Keep friends at bay: Unless you want a major part of your staycation to be visiting with friends, don’t over schedule the lunches, dinners and get togethers. You want the space (and freedom) to be spontaneous.
Visit a day spa: Just because you’re not staying at a five star resort with a world-class spa, does not mean you can’t get scrubbed, rubbed and pampered! Check out a day spa in your area and set up a treatment or two. If you really want to splurge go for broke and do a full-day package.
Set goals: Think about what you want to accomplish on your staycation. Is there a book you have been dying to read? A whole slew of movies you want to catch up on? Romantic time you want to spend with your spouse? Take the kids to the new exhibit at the zoo? Time to think through your long-term goals? Naps? Whatever objectives you set, let them dictate the organization of your time off.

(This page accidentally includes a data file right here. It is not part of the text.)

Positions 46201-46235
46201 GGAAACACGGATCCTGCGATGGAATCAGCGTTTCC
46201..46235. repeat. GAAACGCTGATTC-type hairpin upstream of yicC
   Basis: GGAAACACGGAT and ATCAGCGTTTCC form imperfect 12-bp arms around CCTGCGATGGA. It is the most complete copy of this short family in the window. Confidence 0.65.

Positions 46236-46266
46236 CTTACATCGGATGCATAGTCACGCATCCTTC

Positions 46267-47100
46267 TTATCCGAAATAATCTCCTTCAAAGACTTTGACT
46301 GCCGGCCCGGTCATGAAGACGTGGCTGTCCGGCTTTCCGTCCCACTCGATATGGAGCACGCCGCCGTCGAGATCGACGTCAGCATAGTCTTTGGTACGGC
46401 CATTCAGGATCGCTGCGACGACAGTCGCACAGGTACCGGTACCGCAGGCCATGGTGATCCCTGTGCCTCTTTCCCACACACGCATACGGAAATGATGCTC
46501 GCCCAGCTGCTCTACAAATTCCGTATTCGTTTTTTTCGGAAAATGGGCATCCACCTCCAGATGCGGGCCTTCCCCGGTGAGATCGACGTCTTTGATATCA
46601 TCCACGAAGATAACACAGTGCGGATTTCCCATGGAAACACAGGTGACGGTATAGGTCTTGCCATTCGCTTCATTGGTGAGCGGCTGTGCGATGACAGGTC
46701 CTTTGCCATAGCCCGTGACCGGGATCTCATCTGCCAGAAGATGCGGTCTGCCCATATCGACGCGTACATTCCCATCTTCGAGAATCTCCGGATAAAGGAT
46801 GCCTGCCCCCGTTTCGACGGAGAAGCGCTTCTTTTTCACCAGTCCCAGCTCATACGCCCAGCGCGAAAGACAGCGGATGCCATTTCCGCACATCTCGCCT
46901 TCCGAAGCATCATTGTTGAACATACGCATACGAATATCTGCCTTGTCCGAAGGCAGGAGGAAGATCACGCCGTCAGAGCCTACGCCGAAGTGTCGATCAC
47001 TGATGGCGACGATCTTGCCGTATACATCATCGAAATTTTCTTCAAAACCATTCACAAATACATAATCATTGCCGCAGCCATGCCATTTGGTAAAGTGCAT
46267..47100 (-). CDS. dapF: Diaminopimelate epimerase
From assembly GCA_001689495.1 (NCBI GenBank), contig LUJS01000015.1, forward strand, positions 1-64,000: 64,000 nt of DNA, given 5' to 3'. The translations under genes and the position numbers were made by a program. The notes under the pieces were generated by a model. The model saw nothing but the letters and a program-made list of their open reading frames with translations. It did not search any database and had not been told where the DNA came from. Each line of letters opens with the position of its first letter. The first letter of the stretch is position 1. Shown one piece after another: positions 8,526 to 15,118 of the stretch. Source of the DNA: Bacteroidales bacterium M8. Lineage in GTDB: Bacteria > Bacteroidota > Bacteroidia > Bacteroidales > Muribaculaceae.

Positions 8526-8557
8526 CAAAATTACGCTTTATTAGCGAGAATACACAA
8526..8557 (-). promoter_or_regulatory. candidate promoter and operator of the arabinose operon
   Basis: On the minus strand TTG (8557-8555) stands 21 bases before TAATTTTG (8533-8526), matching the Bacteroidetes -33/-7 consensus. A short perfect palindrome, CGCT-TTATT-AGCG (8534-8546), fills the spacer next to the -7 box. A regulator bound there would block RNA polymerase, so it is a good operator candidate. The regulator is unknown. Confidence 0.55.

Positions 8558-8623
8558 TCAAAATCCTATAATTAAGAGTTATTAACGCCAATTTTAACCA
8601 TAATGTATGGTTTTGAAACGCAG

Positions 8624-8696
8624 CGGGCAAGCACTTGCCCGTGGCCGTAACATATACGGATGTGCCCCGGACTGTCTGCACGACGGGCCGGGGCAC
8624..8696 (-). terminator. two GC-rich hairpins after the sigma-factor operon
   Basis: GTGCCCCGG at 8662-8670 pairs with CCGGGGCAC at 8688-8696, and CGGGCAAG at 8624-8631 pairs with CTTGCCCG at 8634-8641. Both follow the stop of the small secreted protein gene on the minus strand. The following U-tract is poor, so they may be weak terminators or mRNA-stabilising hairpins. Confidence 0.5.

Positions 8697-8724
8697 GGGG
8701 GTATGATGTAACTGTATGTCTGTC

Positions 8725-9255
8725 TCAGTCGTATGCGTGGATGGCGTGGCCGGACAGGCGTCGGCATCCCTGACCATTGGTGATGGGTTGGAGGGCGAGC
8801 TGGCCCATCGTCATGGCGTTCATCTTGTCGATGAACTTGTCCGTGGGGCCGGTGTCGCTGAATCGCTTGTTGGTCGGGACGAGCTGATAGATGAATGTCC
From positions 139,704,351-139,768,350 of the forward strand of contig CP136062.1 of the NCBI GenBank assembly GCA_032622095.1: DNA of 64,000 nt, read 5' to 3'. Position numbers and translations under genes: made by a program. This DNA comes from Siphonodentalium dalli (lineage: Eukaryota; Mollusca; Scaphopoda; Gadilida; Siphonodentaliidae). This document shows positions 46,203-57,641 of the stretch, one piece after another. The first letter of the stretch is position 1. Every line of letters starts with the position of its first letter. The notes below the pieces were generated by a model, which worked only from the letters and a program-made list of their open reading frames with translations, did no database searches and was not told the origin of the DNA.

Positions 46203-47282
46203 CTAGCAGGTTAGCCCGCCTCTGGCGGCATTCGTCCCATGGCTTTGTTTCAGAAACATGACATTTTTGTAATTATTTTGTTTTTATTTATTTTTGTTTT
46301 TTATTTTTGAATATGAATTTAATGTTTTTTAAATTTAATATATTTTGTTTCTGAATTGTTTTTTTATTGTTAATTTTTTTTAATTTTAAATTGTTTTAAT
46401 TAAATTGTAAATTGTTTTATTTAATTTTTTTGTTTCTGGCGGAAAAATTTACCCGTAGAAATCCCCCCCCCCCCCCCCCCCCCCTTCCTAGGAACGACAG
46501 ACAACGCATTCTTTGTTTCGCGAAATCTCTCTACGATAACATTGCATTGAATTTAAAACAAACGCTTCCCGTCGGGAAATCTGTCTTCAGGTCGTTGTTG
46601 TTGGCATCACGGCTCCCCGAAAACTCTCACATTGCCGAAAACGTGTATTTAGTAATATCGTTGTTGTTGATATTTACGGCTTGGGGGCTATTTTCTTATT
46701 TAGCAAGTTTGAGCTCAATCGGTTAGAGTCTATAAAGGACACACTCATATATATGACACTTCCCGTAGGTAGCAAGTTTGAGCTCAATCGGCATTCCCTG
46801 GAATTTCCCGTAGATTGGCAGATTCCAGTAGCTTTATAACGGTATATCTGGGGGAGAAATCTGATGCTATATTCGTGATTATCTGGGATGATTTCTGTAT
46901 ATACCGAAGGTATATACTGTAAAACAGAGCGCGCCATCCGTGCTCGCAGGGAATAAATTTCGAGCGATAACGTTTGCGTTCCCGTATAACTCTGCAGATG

Block out check in times: Just as you would with a regular get away vacation, set up specific times when you are going to check in with the office and stick to them. Don’t let the proximity of work, lure you away from your stay-at-home holiday.
Stay overnight: If your staycation is a week or longer consider spending one or two nights at a local hotel. Just getting away for a night, can feel exotic and fun. Not to mention romantic if you go with your significant other.
Do something different: One of the advantages of a traditional vacation is that it puts you in a different environment, where the opportunity to try something new is greater than usual. There is no reason you can’t apply this same idea to your staycation. Check out your local scene for activities that you might not normally do but sound fun.